Alzheimer’s research & therapy 2017 12 089(1) 95 doi 10.1186/s13195-017-0318-y
Gantenerumab is a fully human monoclonal antibody that binds aggregated amyloid-β (Aβ) and removes Aβ plaques by Fc receptor-mediated phagocytosis. In the SCarlet RoAD trial, we assessed the efficacy and safety of gantenerumab in prodromal Alzheimer’s disease (AD).
In this randomized, double-blind, placebo-controlled phase III study, we investigated gantenerumab over 2 years. Patients were randomized to gantenerumab 105 mg or 225 mg or placebo every 4 weeks by subcutaneous injection. The primary endpoint was the change from baseline to week 104 in Clinical Dementia Rating Sum of Boxes (CDR-SB) score. We evaluated treatment effects on cerebrospinal fluid biomarkers (all patients) and amyloid positron emission tomography (substudy). A futility analysis was performed once 50% of patients completed 2 years of treatment. Safety was assessed in patients who received at least one dose.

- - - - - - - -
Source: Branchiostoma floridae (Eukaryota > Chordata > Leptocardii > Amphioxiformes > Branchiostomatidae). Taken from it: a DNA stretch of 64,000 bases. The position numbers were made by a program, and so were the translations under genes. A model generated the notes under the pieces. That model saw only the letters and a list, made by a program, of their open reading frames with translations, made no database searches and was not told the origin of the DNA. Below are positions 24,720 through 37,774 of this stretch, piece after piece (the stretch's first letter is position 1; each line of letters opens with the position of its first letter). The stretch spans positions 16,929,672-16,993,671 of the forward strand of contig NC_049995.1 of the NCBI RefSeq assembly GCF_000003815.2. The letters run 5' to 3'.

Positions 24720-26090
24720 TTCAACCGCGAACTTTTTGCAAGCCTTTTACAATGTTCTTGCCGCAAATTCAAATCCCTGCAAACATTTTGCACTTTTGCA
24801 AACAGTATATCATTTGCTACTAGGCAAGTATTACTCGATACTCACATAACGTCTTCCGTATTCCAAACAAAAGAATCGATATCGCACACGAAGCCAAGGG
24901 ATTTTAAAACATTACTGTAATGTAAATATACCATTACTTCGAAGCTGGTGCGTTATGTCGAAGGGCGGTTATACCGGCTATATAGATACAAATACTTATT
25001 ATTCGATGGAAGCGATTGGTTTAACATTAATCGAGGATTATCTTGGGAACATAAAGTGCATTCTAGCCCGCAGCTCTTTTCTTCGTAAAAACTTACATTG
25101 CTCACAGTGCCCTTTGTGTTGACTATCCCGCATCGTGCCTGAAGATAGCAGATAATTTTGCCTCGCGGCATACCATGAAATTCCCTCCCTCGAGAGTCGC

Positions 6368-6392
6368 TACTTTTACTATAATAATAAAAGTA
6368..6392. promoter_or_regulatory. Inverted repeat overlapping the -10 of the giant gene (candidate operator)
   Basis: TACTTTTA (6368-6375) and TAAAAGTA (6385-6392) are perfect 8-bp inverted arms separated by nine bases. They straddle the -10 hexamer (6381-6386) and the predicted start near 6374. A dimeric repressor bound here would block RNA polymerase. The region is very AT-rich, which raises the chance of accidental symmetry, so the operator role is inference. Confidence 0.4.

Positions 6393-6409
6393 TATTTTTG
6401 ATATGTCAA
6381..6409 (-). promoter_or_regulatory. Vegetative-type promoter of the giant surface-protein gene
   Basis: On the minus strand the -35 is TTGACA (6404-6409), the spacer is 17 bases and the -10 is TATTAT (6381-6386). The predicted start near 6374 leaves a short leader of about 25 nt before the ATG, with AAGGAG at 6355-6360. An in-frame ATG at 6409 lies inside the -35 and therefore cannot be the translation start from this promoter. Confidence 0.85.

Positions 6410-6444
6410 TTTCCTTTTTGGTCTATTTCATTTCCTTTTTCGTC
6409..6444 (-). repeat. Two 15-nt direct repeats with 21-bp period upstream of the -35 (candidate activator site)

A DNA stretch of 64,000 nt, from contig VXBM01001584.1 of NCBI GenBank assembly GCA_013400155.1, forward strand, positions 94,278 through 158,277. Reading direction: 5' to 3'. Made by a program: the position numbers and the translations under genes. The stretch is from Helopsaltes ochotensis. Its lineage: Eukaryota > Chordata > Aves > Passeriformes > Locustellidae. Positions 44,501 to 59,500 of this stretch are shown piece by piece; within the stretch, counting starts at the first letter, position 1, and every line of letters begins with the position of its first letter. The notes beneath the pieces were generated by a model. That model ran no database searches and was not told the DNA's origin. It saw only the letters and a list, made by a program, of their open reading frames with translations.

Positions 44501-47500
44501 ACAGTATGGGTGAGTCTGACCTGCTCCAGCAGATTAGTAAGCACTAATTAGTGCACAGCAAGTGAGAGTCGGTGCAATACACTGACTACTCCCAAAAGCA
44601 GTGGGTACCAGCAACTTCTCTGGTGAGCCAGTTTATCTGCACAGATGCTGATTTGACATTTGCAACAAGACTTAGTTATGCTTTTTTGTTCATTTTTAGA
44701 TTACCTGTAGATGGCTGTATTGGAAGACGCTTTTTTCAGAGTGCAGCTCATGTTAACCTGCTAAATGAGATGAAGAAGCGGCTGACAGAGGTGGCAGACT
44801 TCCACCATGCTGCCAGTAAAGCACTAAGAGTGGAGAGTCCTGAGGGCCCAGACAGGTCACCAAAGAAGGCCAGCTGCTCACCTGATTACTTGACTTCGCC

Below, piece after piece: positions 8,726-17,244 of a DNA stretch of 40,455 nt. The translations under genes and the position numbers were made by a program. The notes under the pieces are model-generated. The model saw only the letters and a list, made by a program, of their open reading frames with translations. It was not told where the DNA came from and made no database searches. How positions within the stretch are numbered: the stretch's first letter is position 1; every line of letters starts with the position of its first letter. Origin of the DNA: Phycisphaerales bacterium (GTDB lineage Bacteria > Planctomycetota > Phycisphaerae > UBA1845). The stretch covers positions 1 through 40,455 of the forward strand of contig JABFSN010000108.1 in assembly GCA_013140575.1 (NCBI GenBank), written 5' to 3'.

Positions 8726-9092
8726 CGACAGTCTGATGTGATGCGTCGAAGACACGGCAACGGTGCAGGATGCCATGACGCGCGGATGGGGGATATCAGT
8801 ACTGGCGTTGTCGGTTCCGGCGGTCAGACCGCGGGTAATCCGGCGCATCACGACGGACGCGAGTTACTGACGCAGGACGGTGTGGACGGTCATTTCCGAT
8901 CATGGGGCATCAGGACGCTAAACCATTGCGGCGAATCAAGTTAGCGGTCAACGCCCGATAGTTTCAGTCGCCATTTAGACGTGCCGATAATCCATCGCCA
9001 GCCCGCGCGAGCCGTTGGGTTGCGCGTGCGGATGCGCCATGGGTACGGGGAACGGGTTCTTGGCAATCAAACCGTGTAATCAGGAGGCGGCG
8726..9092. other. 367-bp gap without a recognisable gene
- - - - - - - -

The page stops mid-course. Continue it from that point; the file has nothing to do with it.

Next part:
Of the 3089 patients screened, 797 were randomized. The study was halted early for futility; dosing was discontinued; and the study was unblinded. No differences between groups in the primary (least squares mean [95% CI] CDR-SB change from baseline 1.60 [1.28, 1.91], 1.69 [1.37, 2.01], and 1.73 [1.42, 2.04] for placebo, gantenerumab 105 mg, and gantenerumab 225 mg, respectively) or secondary clinical endpoints were observed. The incidence of generally asymptomatic amyloid-related imaging abnormalities increased in a dose- and APOE ε4 genotype-dependent manner. Exploratory analyses suggested a dose-dependent drug effect on clinical and biomarker endpoints.
The study was stopped early for futility, but dose-dependent effects observed in exploratory analyses on select clinical and biomarker endpoints suggest that higher dosing with gantenerumab may be necessary to achieve clinical efficacy.
ClinicalTrials.gov, NCT01224106 . Registered on October 14, 2010.